Defending Royal Mail is a pretty tough job, especially at the moment. But it’s not just rising stamp prices that have angered many Brits , the ever increasing cost of a PO Box has enraged many too.
Which? Convo editor Patrick Steen wrote about the 80% increase in the cost of a PO Box last year. Back then the price had gone up from £95 to £170.
But now there’s even more to add to the bill, with a PO Box costing £220 from 30 April. That compares to just £62 in 2009!
In short, the price of a PO Box will go up by between 9 and 15% depending on the service, where a basic PO Box service will increase from £170 to £185. That doesn’t sound too bad until you realise that the service will soon be liable to VAT, adding another 20% on top.
You say: stop increasing PO Box prices
We’ve had comments from many of you who run small businesses and use PO Boxes to keep your business and personal correspondence separate. And it wouldn’t be an exaggeration to say that many of you have been stunned by Royal Mail’s price increases.
Commenter RS reacted by writing:
‘This is frankly obscene! I’m shocked. What am I to do? I run a very small life-style business, a hobby and have printed my PO Box address on all my “products”. I make a pittance each year from this hobby and can’t afford this fee, and yet if I cancel my PO Box I run the risk of losing potential customers, or will no longer receive the very few cheques I get each year.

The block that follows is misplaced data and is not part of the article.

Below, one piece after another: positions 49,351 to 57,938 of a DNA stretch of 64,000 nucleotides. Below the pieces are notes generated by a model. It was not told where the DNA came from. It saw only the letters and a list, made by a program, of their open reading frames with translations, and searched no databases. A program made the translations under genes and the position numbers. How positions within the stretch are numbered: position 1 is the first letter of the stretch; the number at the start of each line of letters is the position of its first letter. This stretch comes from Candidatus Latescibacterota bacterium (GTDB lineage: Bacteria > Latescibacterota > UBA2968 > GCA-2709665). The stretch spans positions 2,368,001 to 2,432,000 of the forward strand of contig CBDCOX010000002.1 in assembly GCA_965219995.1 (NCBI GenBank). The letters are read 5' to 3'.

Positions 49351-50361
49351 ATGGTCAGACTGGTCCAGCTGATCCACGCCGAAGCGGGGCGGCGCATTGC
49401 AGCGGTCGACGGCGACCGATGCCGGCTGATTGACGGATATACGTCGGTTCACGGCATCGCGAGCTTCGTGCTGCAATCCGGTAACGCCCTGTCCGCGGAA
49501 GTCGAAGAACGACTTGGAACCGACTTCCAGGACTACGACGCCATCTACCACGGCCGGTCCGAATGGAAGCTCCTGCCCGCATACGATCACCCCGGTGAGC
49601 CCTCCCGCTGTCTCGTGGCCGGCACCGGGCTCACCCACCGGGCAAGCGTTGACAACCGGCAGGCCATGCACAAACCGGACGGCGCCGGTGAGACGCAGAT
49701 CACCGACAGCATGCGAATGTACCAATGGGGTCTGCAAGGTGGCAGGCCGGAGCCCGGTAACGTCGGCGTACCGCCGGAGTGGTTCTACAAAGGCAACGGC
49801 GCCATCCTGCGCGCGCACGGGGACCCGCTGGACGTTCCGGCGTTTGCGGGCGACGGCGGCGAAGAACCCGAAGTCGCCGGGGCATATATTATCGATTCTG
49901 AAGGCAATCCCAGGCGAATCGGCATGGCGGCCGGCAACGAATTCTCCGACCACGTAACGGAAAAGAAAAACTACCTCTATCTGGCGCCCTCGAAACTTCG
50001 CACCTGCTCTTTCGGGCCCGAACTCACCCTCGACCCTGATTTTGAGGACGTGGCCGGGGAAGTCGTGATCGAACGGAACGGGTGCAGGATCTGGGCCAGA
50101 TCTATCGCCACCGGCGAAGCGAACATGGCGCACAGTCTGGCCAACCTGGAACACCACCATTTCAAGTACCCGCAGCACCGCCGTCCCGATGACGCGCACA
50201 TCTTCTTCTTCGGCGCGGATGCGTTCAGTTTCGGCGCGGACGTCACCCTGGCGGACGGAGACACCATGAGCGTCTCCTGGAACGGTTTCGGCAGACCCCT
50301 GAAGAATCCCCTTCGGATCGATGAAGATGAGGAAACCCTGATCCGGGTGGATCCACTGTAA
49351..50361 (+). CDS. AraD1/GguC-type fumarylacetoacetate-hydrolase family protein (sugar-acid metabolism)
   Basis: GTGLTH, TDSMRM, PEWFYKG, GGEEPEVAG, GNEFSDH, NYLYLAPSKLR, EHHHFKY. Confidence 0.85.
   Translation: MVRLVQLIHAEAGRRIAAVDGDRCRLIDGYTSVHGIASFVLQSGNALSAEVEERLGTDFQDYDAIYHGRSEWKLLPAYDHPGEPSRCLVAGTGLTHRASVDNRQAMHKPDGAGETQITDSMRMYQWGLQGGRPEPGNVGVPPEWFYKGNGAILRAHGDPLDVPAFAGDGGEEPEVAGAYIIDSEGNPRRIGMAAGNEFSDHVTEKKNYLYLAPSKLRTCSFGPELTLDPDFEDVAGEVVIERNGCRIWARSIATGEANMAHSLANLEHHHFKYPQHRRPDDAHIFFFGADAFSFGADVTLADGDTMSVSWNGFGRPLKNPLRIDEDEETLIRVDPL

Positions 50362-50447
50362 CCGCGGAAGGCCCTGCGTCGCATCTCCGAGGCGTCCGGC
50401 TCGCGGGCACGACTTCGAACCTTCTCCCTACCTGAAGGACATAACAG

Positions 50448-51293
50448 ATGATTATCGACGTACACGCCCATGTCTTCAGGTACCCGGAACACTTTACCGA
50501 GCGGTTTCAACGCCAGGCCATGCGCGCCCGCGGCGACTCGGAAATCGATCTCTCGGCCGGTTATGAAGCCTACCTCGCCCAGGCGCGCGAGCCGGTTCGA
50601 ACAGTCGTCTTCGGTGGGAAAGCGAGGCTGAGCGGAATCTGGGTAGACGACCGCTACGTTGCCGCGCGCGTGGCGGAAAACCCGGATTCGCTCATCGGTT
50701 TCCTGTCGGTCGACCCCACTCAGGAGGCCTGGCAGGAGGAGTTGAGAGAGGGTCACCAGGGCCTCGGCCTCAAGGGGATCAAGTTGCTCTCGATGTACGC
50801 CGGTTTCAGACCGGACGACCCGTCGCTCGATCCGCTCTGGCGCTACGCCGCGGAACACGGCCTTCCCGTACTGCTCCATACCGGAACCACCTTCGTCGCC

‘I feel like I have been attacked, mobbed. I do understand that prices need to go up, and usually do go up, but by this much?! This is outrageous!’
Jon shared a similar sentiment:
‘It’s simply monopoly price gouging and everyone should vote with their feet.’
However, Jon Haden had a more tongue-in-cheek approach to the price rise:
‘I’m grateful to Royal Mail for forcing the issue. I ditched my PO box when the price was hiked from £125.75 to £200. That’s a saving £125.75 plus inflation a year. Happy days.’
Royal Mail’s stamping its feet
We all know stamp prices are going up sharply – first-class stamps to 60p from 46p; and second-class stamps to 50p from 36p. Royal Mail says it needs to jack prices up because it has lost £1billion on its ‘core mails’ in the last four years.
And although many of us can stock up on cheaper stamps before 30 April (though be wary of the restricted supply), you can’t do that with a PO Box. You’ll just have to sign up to the higher prices regardless. Maybe that’s just the price we need to pay for Royal Mail to continue offering this service?
Are you affected by Royal Mail’s PO Box price rises? Are you happy to pay more, or will you soon stop using the service altogether?